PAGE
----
Introducing a Public Advocate into the Foreign Intelligence Surveillance Act's Courts: Select Legal Issues [October 25, 2013] [open pdf - 772KB]
"Recent revelations about the size and scope of government foreign surveillance efforts have prompted some to criticize the level of scrutiny that the courts - established under the Foreign Intelligence Surveillance Act of 1978 (FISA) - currently provide with respect to the government's applications to engage in such surveillance. In response to concerns that the 'ex parte' nature of legal positions, some have proposed establishing an office led by an attorney or 'public advocate' who would represent the civil liberties interests of the general public and oppose the government's applications for foreign surveillance. The concept of a public advocate is a novel one for the American legal system, and, consequently the proposal raises several difficult questions of constitutional law. […] Other constitutional questions are prompted by FISA public advocate proposals. For example, separation of powers concerns that no branch should aggrandize itself at the expense of a co-equal branch may also prevent a public advocate from being housed within the judicial branch. Likewise, Article III of the Constitution may present an obstacle to efforts that would make appeals of FISA court decisions more frequent. This report will explore all of these difficult constitutional issues prompted by the idea of including a new adversary in FISA court proceedings."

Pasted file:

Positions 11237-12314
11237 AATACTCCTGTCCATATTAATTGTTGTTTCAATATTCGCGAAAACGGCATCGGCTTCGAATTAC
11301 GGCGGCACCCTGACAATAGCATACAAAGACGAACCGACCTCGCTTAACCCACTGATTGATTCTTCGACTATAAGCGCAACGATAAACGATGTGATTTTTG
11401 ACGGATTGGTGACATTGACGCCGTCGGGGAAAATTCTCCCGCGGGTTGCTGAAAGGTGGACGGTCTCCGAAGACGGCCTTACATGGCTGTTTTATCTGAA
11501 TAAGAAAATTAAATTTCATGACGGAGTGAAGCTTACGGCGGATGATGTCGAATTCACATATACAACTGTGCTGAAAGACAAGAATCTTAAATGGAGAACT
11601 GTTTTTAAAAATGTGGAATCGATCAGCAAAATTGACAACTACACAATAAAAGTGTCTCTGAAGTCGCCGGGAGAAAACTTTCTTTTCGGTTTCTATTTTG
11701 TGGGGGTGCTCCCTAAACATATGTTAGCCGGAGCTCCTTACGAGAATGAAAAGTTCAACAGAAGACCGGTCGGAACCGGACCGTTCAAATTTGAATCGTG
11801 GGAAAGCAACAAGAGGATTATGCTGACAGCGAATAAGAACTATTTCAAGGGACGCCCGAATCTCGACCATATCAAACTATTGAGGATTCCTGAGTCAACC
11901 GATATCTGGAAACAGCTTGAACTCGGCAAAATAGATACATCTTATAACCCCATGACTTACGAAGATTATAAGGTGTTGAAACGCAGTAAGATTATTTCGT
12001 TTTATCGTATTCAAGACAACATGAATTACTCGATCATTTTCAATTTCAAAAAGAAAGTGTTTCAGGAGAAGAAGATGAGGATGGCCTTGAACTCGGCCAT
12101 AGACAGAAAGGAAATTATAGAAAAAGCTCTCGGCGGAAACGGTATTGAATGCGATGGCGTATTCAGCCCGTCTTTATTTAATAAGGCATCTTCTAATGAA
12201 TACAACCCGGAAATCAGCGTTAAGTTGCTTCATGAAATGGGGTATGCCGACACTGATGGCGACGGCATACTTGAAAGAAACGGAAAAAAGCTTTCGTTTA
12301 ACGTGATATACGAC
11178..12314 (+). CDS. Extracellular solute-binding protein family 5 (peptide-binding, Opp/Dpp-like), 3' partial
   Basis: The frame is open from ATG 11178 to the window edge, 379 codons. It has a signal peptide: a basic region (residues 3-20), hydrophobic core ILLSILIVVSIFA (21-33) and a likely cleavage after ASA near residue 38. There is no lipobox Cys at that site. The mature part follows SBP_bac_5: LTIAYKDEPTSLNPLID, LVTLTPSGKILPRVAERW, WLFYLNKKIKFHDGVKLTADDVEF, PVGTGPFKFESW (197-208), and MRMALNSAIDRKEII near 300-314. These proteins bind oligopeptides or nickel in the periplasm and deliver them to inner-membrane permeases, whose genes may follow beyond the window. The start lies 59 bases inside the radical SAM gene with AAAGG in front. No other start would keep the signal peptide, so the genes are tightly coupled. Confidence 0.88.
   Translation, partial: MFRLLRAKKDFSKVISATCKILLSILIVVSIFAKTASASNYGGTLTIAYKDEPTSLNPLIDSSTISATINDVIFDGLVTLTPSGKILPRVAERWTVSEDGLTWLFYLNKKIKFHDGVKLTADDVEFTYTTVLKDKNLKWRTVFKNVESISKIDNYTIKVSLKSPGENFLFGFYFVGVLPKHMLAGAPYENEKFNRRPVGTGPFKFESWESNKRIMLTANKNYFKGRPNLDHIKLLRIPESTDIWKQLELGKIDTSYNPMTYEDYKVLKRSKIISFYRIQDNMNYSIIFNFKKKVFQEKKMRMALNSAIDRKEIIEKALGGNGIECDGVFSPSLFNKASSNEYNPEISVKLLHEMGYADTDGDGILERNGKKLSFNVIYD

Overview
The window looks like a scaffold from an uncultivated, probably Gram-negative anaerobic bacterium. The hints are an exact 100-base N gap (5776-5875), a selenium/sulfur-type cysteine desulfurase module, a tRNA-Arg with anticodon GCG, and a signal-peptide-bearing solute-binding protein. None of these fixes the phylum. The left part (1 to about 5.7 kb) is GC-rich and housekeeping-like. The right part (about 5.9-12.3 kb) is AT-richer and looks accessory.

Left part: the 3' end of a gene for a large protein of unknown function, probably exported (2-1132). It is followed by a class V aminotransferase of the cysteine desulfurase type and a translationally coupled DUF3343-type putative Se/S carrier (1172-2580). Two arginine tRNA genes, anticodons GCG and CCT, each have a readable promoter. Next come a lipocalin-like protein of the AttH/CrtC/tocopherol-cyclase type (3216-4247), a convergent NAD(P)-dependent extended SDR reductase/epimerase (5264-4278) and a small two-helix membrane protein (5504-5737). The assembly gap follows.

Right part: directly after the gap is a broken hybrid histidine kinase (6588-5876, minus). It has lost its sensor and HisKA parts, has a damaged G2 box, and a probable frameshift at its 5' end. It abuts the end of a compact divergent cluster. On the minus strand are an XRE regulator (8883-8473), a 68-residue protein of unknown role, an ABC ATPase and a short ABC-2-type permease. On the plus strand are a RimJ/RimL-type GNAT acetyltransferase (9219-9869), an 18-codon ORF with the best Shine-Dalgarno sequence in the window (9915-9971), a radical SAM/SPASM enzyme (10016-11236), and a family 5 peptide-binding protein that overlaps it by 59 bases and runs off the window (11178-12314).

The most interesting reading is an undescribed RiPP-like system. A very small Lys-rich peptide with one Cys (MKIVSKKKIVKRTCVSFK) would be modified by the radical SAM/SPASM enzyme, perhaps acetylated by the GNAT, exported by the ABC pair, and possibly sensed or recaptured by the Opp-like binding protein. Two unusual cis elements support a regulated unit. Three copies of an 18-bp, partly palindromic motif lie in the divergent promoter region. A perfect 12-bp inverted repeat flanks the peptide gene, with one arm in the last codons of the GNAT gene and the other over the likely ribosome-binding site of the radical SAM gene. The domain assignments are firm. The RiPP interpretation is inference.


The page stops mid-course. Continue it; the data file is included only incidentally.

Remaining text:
|Report Number:||CRS Report for Congress, R43260|
|Author:||Chu, Vivian S.|
Thompson, Richard M., II
|Publisher:||Library of Congress. Congressional Research Service|
|Retrieved From:||Via E-mail|